From The New York Times:
The Republican Party on Friday officially declared the Jan. 6, 2021, attack on the Capitol and events that led to it “legitimate political discourse,” and rebuked two lawmakers in the party who have been most outspoken in condemning the deadly riot and the role of D____ T____ in spreading the election lies that fueled it. . . .
From the resolution unanimously adopted by the Resolutions Committee at the Republican Party’s winter convention:
WHEREAS, Representatives Cheney and Kinzinger have engaged in actions in their positions as members of the January 6th Select Committee not befitting Republican members of Congress . .
WHEREAS , Representatives Cheney and Kinzinger are participating in a Democrat-led persecution of ordinary citizens engaged in legitimate political discourse . . .
RESOLVED, That the Republican National Committee hereby formally censures Representatives Liz Cheney of Wyoming and Adam Kinzinger of Illinois and shall immediately cease any and all support of them as members of the Republican Party for their behavior which has been destructive to the institution of the U.S. House of Representatives, the Republican Party and our republic . . .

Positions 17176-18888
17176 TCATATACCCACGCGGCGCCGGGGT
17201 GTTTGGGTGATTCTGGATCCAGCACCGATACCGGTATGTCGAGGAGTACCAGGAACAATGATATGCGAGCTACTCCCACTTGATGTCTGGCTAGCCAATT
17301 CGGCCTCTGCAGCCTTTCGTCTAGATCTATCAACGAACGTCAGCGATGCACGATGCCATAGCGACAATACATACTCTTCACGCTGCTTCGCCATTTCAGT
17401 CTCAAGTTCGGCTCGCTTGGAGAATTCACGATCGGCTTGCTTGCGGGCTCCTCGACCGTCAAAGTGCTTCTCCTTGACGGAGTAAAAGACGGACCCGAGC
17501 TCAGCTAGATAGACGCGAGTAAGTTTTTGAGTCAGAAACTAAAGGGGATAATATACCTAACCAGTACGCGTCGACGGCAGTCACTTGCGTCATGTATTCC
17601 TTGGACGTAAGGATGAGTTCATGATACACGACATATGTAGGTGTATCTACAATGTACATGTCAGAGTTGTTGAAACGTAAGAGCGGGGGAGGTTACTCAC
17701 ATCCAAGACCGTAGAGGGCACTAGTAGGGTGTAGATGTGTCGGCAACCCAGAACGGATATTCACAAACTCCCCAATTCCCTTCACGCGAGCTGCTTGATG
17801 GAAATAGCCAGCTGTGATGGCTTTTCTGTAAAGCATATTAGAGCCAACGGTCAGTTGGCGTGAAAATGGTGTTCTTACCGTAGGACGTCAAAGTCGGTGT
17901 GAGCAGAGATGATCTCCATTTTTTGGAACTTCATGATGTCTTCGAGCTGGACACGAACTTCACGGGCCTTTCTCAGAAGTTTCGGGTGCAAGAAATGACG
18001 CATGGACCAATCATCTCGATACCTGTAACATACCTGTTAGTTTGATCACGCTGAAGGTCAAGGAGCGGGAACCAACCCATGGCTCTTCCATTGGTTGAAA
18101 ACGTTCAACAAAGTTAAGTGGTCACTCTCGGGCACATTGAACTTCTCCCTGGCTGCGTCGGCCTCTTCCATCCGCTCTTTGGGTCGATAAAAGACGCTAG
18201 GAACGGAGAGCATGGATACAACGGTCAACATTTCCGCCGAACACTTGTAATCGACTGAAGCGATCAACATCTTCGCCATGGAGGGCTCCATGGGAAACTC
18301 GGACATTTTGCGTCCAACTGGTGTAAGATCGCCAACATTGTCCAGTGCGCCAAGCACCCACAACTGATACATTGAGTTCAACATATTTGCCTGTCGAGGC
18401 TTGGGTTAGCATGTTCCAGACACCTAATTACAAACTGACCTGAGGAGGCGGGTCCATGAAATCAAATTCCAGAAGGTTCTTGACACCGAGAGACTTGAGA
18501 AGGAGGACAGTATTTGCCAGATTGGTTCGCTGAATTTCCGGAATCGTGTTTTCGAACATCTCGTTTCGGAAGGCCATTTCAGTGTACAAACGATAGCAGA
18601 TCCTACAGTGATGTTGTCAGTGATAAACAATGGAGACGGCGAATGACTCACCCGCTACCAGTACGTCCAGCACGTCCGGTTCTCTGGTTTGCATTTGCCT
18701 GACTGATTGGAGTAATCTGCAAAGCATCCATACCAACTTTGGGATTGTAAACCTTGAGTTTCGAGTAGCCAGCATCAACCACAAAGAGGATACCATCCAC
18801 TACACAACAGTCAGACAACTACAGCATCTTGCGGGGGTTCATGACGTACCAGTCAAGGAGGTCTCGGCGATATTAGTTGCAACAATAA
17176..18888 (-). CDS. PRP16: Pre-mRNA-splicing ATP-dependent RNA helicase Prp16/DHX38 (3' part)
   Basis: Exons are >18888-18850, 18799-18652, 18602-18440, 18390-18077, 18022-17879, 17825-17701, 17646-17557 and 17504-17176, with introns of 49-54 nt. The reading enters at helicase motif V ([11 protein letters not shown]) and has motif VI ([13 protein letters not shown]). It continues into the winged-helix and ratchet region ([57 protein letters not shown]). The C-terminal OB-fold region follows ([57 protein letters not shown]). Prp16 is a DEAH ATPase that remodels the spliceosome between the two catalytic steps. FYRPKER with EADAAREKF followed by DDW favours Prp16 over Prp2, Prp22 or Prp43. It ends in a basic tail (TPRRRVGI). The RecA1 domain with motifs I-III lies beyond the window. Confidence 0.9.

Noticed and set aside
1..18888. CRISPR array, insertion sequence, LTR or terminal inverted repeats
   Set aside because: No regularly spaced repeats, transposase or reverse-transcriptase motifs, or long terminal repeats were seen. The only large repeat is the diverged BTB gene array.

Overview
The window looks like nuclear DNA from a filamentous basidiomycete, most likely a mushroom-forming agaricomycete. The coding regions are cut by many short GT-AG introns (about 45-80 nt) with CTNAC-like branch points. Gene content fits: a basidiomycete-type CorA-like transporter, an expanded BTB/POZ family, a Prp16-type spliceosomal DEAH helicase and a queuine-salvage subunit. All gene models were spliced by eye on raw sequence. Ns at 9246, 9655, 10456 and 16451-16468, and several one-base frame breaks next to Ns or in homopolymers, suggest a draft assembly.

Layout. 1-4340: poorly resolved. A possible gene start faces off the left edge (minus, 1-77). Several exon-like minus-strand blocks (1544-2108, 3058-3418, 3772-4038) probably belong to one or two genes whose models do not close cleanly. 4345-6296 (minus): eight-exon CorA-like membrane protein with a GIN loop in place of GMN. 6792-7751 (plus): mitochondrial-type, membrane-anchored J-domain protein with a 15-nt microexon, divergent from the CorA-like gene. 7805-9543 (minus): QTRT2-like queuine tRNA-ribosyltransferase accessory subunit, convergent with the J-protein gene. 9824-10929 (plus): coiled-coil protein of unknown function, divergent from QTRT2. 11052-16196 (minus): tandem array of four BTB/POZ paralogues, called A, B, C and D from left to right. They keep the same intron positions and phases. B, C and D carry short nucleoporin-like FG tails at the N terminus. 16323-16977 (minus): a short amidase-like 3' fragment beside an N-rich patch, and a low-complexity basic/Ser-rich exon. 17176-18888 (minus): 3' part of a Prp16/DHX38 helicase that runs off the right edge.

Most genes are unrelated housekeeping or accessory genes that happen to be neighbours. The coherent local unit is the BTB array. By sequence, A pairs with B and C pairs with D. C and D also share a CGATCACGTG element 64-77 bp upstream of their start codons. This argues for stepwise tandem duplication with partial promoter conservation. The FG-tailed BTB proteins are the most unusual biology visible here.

From The Times again:
It was the latest and most forceful effort by the Republican Party to minimize what happened and the broader attempt by [the former president] and his allies to invalidate the results of the 2020 election. In approving it and opting to punish two of its own, Republicans seemed to embrace a position that many of them have only hinted at: that the assault and the actions that preceded it were acceptable.
It came days after [he] suggested that, if re-elected in 2024, he would consider pardons for those convicted in the Jan. 6 attack and for the first time described his goal as aiming to “overturn” the election results. . . .
The censure was carefully negotiated in private among party members . . .
Then there’s this from Vanity Fair:
Over the last several years, there have been many opportunities to throw around terms like “fascist“ and “fascism,” typically in the context of the Republican Party and the wannabe dictator to whom many of its members have pledged their undying loyalty. In response, said Republicans have frequently gotten bent out of shape about such terms . . . And yet . . .